NEW DELHI: The pandemic could well rank as the ultimate whodunit! Was it the work of Chinese scientists trying to develop a bioweapon, as many widely believe? If that is indeed the case, did the Chinese do it alone? Was there international collaboration which the Chinese benefited from?
There is no doubt that the pandemic had its origins in the Chinese city of Wuhan where the Institute of Virology is located. The institute is the object of considerable attention but the Chinese aren’t giving away much. A WHO team had only limited access to the facility, and there are allegations that the agency’s chief Dr Tedros Ghebreyesus deferred to Beijing, allowing the inquiry to be influenced by them.
It is a fact that the WHO heard of the spread of the virus in Wuhan from Taiwan, and from an automated alert system which scans the web for such phenomena. On its part, China did everything it could to suppress, obfuscate and repress any advance warnings. According to a Japanese newsmagazine that was able to access Chinese documents, a WHO team was allowed into Wuhan only in January this year, thereby giving the authorities enough time to destroy evidence about the virus leaking from the lab. Result: the WHO absolved itself and China of any responsibility claiming that “the virus may have been in circulation outside China in the last months of 2019”.
So was the virus the product of Chinese ingenuity? The evidence gets a little murky here. Prof. Srikanth Kondapalli, who researches on China and teaches at Delhi’s Jawaharlal Nehru University, has, in a recent analysis, underscored some important points.
“Chinese biowarfare researchers Qiu Xiangguo and her husband Cheng Keding and their students working at the Canadian National Microbiology Lab in Winnipeg, Canada, were reportedly involved in the smuggling of coronavirus in March 2019 to the Wuhan lab, from where it leaked in late 2019. Qiu is reported to have visited the WIV five times in 2017-18. In July 2019, Qiu and Cheng were relieved of their duties at the Winnipeg lab.”
Then there is Shi Zhengli, the suspected architect of the bioweapons programme at the Wuhan Institute. The irony is she is internationally renowned with awards from France and the US. France, Kondapalli writes, “contributed to the maintenance and training of personnel at the high security BSL-4 Lab”, where the SARS-Covid-2 virus was developed. One allegation is that minutely laid down safety protocols at the institute were never followed resulting in tragedy.
Shi was elected to the American Academy of Microbiology in January 2019, 10 months before the outbreak. Shi had extensive contacts with American microbiologists Peter Daszak, Kristian Andersen, Ralph S Barik among others, and institutes affiliated to the US National Institutes of Health funded research at Wuhan. Also, there were regular contacts between Anthony Fauci, U.S. health czar, and the Wuhan institute, which raise a lot of eyebrows. The contacts, writes Kondapalli, continued until Wuhan locked down.
According to an investigation published in the Bulletin of the Atomic Scientists, Daszak is founder of the EcoHealth Alliance of New York that has funded coronavirus research at the Wuhan lab, and was also a member of the WHO team assigned to the inquiry. If this is not a conflict of interest, what is? It notes that Daszak has “routinely created viruses more dangerous than those that exist in nature.” This was justified on the grounds that they could detect “spillovers”, which is when viruses cross over from animals to humans.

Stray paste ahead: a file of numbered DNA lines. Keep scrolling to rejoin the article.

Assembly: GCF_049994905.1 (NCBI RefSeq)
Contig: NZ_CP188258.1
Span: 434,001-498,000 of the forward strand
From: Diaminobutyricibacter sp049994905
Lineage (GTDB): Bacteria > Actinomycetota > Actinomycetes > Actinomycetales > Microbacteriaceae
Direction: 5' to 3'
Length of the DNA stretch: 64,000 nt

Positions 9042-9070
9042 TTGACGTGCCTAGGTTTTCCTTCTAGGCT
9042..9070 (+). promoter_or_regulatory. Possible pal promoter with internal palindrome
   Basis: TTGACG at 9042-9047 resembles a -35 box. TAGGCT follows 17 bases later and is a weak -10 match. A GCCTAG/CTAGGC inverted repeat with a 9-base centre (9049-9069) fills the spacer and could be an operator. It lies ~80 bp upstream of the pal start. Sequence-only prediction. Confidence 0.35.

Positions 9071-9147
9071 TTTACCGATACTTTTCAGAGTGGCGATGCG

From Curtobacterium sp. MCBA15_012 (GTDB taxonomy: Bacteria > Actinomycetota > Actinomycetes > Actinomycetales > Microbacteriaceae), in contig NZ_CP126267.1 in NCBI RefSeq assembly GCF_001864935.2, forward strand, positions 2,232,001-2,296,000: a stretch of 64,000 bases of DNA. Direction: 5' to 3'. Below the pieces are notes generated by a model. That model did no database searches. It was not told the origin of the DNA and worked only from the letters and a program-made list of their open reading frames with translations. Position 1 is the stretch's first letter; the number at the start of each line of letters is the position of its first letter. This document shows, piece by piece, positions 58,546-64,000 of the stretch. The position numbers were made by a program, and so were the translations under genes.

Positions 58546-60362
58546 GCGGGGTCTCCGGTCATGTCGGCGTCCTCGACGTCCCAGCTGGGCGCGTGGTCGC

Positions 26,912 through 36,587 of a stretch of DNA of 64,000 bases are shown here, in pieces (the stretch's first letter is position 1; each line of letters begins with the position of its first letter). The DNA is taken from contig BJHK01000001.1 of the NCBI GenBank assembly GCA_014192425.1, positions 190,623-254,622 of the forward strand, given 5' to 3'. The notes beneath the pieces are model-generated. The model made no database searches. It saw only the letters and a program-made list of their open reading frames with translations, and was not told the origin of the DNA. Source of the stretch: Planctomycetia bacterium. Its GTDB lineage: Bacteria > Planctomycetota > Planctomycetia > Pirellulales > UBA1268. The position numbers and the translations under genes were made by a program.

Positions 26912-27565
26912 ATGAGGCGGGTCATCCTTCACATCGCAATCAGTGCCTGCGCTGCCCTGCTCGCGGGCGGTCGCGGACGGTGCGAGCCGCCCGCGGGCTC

Another gentleman involved in the cover up is Kristian Andersen of the Scripps Institute. In an opinion piece in the 17th March issue of Nature Medicine, he and four other virologists claimed that the “SARS-Cov-2 virus is not a laboratory construct or a purposefully manipulated virus”. How could they know this since new developments in the “cutting and pasting” of viral genomes leave no trace of manipulation.
Regrettably, President Joe Biden appears to be wanting to put a lid on any further revelations about Wuhan. Shortly after he took over, the U.S. rejoined the WHO, not seeking to put any pressure on the agency to detach itself from China’s influence. Then, by a presidential memorandum dated January 26, he outlawed any reference to the pandemic by its geographic location, meaning no “Wuhan Virus” as former president Trump had described it.
Whether the Wuhan virus was stolen as some accounts describe it, or was developed in the Wuhan laboratory with foreign funding and scientific expertise, there seems to be a concerted effort to cover things up. As the article in the Bulletin notes, “if SARS2 had indeed escaped from such a laboratory experiment, a savage blowback could be expected and the storm of public indignation would affect virologists everywhere, not just in China.”
“It would shatter the scientific edifice top to bottom,” said an editorial in the MIT Technology Review.
Last word on China. The lack of transparency surrounding the working of the Wuhan lab raises doubts as to Beijing’s commitment to the 1984 Convention on Biological and Toxic Weapons. China is suspected to have developed some 40 anti-human pathogens. The virulence with which the virus has swept through the world, levelling economies and disrupting supply chains, with China emerging virtually unscathed, is a reminder and a warning that physical wars may be unnecessary when a virus can extract the same cost.